387,631 New Foreclosures - March 2019 - Last update March 24, 2019 12:00 AM EST

Foreclosures And Short Sales Both Equate To Losses


No matter from which angle you look at it – foreclosures and short sales both equate to losses. Whether one agrees to a short sale or succumbs to foreclosure – the net result is the same. The house that was the home is lost. The credit record too is badly mauled.

Recently a trend of thought is that the short sale does less damage to the credit history. In a short sale the lender agrees to the borrower selling the house at an amount that is less than the due amount.



The next question is related to counseling. Under such circumstances is it worthwhile to spend time and energy on counseling? Recently some profit hungry counselors are grabbing the attention to sell their views about pre-foreclosure steps. At this stage the borrower should literally count the pennies. The foreclosure is closing in because the borrower cannot manage commitments – does not have the money. Excellent help is available for free from many reputed non-profit groups.

The best solution is to work out a plan directly with the lender – that is if the finances have not already crossed the Rubicon and gone to a point of no return. Modification alone will allow the borrower to continue to stay on in the home. Credit too will not be harmed. But it all depends on the report the lender submits to the credit bureaus.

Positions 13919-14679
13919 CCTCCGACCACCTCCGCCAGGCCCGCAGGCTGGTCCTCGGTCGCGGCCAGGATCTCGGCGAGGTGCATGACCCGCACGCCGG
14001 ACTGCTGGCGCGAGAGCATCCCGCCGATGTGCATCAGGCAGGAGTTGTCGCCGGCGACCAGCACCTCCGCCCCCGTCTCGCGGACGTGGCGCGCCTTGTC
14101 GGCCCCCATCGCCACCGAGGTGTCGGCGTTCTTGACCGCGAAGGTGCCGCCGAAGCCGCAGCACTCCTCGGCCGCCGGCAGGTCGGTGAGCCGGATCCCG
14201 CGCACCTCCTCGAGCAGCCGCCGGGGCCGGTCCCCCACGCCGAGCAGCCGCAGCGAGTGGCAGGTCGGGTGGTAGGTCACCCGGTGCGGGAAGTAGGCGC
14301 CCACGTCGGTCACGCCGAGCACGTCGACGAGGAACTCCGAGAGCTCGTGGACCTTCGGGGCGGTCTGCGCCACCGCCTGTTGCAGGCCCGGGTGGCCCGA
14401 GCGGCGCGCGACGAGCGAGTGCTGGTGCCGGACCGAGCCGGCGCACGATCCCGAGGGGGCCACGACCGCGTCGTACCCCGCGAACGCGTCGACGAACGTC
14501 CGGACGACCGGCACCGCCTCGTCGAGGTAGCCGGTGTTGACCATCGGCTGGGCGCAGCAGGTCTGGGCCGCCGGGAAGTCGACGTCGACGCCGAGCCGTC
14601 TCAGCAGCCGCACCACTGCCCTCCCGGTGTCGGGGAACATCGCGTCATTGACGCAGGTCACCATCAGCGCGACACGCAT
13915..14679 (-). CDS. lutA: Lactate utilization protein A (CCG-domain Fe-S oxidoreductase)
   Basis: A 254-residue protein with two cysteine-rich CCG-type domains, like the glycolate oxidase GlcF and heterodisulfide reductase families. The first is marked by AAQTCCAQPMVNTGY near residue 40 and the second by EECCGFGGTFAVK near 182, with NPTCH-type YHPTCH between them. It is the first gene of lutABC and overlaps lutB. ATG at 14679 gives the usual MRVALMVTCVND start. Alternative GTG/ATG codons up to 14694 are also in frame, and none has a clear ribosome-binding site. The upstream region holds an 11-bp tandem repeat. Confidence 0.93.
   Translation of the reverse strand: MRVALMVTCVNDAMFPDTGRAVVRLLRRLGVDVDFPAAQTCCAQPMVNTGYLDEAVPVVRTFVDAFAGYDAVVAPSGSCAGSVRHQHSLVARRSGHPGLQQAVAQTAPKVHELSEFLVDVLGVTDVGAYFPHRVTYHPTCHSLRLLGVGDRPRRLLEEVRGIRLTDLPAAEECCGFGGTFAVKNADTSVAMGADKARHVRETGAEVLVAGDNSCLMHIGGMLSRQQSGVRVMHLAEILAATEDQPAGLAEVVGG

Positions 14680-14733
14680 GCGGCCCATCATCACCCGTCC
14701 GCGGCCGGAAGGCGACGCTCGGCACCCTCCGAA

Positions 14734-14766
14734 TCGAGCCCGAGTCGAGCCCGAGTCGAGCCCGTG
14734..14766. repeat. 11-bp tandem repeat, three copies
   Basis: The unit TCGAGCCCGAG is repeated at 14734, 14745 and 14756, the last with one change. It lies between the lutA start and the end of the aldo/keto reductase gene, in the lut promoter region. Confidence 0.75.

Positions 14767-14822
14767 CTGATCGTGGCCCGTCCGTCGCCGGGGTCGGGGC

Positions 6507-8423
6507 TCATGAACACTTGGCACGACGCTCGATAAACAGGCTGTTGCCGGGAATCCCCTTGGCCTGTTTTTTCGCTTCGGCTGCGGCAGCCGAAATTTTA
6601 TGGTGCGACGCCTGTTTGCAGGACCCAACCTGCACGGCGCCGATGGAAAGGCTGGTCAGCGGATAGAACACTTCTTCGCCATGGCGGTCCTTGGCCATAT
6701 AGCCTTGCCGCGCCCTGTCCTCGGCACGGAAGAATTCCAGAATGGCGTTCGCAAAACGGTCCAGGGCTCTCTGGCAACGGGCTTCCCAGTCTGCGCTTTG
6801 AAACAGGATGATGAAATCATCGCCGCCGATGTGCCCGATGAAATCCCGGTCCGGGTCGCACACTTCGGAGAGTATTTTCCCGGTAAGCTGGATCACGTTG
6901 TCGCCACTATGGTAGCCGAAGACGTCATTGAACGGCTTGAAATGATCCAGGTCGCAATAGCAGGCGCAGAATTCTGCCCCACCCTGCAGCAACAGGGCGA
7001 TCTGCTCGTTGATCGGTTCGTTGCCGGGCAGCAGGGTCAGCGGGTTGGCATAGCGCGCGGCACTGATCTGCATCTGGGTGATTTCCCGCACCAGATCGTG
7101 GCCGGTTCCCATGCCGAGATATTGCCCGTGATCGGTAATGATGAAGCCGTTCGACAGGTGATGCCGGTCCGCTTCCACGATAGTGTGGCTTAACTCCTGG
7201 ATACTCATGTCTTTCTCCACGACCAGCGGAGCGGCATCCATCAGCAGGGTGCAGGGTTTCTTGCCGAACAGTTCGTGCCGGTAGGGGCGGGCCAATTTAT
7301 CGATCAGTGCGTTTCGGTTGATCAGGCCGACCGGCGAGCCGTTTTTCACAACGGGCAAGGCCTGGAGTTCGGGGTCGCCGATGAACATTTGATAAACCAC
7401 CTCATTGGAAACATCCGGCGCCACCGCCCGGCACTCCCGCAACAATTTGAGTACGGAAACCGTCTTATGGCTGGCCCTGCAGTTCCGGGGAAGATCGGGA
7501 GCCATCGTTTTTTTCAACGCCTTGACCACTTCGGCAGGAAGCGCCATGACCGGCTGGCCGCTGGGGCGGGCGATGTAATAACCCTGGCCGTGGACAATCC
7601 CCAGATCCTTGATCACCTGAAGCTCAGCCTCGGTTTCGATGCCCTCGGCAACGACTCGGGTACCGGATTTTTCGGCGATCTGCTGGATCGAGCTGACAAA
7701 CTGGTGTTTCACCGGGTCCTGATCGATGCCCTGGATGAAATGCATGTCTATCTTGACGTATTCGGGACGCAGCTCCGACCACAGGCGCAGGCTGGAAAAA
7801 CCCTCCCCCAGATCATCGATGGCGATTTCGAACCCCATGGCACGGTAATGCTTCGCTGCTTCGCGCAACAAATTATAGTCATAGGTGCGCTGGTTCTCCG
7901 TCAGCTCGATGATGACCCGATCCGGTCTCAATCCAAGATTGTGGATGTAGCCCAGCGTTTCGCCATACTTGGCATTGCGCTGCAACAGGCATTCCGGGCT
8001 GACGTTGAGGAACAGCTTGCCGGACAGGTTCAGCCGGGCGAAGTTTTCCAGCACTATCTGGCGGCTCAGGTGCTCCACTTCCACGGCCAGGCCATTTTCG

Foreclosures and short sales are equally harmful for credit records. Either of these will disqualify the individual from taking a loan for three years if the reo property has been under cover Federal Housing Administration’s insurance. Except under exceptional circumstances like grave illness or death of an earning member of the family this is the rule followed.

According to Ira Rheingold of National Association of Consumer Advocates “Whether you go to foreclosure or not, it does a lot of damage to your credit score.” In all future mortgage applications one will have to state that a house was lost because of failure to keep to mortgage commitments. For seven years it will restrict getting new loans. Michael Radesky of Bank of America (the bank that has recently taken over Countrywide Financial) said that at the point of evaluating a loan applicant the one with a short sale background would have a very small edge over the one who suffered foreclosure. The only clear winner in a short sale is the buyer who got the reo house at a discount!


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